The CBI on Thursday found itself on a sticky wicket with a Delhi court questioning its decision to drop the case against Italian businessman Ottavio Quattrocchi in the over two-decade old Bofors pay-off scam, saying there were “certain malafide intentions”.
The court made the observations after a Supreme Court advocate opposed CBI’s plea for withdrawal of the case alleging that attempts were made to protect Quattrocchi.
“I agree that there are certain malafide intentions in the case and there is no doubt in that,” chief metropolitan magistrate Vinod Yadav said when Supreme Court lawyer Ajay Agrawal submitted that the CBI and the Centre had tried to protect the 70-year-old Italian businessman.
“I understand that several malafide (intentions) were there in defreezing of bank account (of Quattrocchi) but can you verbally suggest me the ways to secure the presence of Quattrocchi after several attempts of CBI to extradite him had failed,” the court asked when Agrawal contended that the withdrawal of the case against the sole accused should not be allowed.
Continuing the arguments, additional solicitor general PP Malhotra, appearing for the CBI, said there was no change in government’s stand on withdrawing the case against Quattrocchi in the wake of the Income Tax Appellate Tribunal (ITAT) order in the politically sensitive case.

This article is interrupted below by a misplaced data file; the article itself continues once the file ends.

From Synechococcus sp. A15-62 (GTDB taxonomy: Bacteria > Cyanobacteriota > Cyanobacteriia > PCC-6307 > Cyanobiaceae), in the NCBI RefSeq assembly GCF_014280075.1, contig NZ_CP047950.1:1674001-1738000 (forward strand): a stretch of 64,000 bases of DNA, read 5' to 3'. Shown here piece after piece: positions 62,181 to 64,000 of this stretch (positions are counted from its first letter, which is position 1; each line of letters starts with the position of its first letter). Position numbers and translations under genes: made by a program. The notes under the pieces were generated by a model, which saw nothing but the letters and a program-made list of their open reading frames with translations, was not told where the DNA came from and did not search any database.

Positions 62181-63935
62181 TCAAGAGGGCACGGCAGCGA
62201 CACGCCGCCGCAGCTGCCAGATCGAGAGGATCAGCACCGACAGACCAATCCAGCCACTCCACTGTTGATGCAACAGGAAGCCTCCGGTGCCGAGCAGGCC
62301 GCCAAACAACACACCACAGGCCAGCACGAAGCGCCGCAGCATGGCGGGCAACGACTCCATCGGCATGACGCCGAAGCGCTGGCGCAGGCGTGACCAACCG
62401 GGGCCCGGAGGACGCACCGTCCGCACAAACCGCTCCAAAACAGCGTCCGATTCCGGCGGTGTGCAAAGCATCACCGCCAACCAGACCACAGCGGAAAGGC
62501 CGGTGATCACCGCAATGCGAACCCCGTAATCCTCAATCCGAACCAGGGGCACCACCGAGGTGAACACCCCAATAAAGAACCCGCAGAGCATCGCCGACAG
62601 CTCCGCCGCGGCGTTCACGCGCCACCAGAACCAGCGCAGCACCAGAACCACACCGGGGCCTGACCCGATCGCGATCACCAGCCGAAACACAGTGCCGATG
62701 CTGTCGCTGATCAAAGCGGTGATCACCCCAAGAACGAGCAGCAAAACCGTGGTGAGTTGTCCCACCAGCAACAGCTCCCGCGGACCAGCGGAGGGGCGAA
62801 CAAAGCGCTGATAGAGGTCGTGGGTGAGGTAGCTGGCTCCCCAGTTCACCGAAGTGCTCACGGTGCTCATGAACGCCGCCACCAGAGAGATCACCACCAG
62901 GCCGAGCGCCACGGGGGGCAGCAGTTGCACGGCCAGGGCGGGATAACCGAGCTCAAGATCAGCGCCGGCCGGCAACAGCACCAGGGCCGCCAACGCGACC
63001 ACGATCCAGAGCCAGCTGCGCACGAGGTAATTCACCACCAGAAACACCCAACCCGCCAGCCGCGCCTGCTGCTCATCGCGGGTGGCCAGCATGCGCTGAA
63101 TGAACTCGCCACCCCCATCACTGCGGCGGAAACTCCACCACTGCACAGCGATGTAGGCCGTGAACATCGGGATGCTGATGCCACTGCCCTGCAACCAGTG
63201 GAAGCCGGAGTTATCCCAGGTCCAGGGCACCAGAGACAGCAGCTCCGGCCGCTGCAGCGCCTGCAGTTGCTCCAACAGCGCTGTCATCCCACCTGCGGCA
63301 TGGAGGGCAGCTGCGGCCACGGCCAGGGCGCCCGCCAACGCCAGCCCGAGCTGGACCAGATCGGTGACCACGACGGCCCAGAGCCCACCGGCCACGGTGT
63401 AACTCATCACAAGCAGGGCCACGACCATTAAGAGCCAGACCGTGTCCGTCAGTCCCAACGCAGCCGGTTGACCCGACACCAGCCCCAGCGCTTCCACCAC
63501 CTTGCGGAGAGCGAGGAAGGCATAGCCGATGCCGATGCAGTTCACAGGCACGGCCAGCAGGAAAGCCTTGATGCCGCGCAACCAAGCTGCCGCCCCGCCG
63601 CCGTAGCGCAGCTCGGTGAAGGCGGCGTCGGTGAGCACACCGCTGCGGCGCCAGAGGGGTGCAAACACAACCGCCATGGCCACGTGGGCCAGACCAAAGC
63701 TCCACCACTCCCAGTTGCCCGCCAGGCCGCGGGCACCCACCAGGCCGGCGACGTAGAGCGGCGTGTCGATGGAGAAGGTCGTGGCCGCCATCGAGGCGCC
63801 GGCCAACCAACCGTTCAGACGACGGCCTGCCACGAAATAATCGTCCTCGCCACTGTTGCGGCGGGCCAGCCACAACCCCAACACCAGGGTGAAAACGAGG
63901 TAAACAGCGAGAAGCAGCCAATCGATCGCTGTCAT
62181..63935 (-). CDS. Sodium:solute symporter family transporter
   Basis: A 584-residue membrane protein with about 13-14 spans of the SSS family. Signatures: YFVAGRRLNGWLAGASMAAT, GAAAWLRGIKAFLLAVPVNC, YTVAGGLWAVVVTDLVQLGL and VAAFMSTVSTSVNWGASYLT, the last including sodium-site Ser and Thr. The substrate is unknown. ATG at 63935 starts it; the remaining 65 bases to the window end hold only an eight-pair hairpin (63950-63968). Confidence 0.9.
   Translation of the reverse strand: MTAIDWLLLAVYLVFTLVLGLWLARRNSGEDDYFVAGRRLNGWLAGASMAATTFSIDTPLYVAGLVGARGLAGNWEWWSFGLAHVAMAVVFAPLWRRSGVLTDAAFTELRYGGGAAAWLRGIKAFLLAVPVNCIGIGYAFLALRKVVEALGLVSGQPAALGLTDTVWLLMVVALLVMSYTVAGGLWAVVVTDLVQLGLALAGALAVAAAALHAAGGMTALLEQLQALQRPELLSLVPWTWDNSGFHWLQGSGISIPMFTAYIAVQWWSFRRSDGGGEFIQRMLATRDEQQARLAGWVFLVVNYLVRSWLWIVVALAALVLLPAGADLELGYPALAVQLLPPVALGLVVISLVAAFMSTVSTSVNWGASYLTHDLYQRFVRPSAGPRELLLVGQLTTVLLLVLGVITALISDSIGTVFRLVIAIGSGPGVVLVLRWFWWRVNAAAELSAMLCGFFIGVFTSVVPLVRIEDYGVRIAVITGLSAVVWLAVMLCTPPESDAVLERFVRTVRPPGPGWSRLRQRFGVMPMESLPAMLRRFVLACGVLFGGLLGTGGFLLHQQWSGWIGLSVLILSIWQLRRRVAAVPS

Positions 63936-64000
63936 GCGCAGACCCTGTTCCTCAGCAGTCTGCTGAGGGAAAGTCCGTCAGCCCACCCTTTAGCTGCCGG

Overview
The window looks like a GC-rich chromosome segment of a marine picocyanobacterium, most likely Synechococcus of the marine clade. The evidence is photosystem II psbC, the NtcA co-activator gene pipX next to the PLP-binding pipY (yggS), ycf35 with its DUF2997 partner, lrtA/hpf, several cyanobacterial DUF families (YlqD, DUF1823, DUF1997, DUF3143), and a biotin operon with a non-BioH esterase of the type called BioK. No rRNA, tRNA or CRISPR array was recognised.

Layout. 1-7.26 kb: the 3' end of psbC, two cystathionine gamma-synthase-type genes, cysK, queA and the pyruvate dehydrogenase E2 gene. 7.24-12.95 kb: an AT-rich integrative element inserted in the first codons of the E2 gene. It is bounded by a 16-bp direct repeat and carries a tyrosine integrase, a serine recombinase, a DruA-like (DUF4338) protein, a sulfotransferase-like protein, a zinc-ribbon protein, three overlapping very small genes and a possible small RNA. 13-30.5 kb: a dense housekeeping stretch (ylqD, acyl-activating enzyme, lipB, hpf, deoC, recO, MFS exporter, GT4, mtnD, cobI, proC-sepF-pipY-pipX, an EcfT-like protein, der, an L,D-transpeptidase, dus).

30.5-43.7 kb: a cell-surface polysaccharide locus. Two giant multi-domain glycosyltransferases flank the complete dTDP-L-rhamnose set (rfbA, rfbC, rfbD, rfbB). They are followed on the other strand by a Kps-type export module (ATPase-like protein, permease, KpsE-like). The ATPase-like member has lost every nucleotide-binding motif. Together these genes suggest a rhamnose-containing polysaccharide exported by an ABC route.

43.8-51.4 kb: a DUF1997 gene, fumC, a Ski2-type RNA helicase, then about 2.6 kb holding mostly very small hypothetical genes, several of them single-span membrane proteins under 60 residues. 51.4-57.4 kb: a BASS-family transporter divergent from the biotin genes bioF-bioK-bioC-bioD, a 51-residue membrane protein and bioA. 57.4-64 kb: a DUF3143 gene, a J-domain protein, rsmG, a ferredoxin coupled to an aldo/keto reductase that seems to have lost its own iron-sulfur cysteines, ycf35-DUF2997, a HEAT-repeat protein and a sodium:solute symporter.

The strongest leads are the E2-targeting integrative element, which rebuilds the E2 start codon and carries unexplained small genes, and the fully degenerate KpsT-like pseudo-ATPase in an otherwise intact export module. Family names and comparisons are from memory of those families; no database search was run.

Malhotra said, “The judgement of the tribunal is wholly irrelevant and reliance on it is totally misconceived.”
“There is no change in the government’s stand on withdrawing the case against Quattrocchi,” he said when the CMM asked him about government’s position on the issue.
The income tax tribunal in a recent order had said kickbacks of Rs 61 crore were paid to late Win Chaddha and Quattrocchi in the Howitzer gun deal.
Pleading for withdrawal of the criminal case against Quattrocchi, the ASG said the court should not rely on the ITAT order while deciding CBI’s plea as that proceeding was different from the criminal proceedings.
“There are clear findings that dispute before the tribunal was in relation to tax liability rather than fixing any criminal liability or accountability of the assessee (Quattrocchi and Win Chadha) for any other law or obligation,” Malhotra said.
“Rules of rigour evidence are not applicable and there is difference between criminal and judicial proceedings,” he said.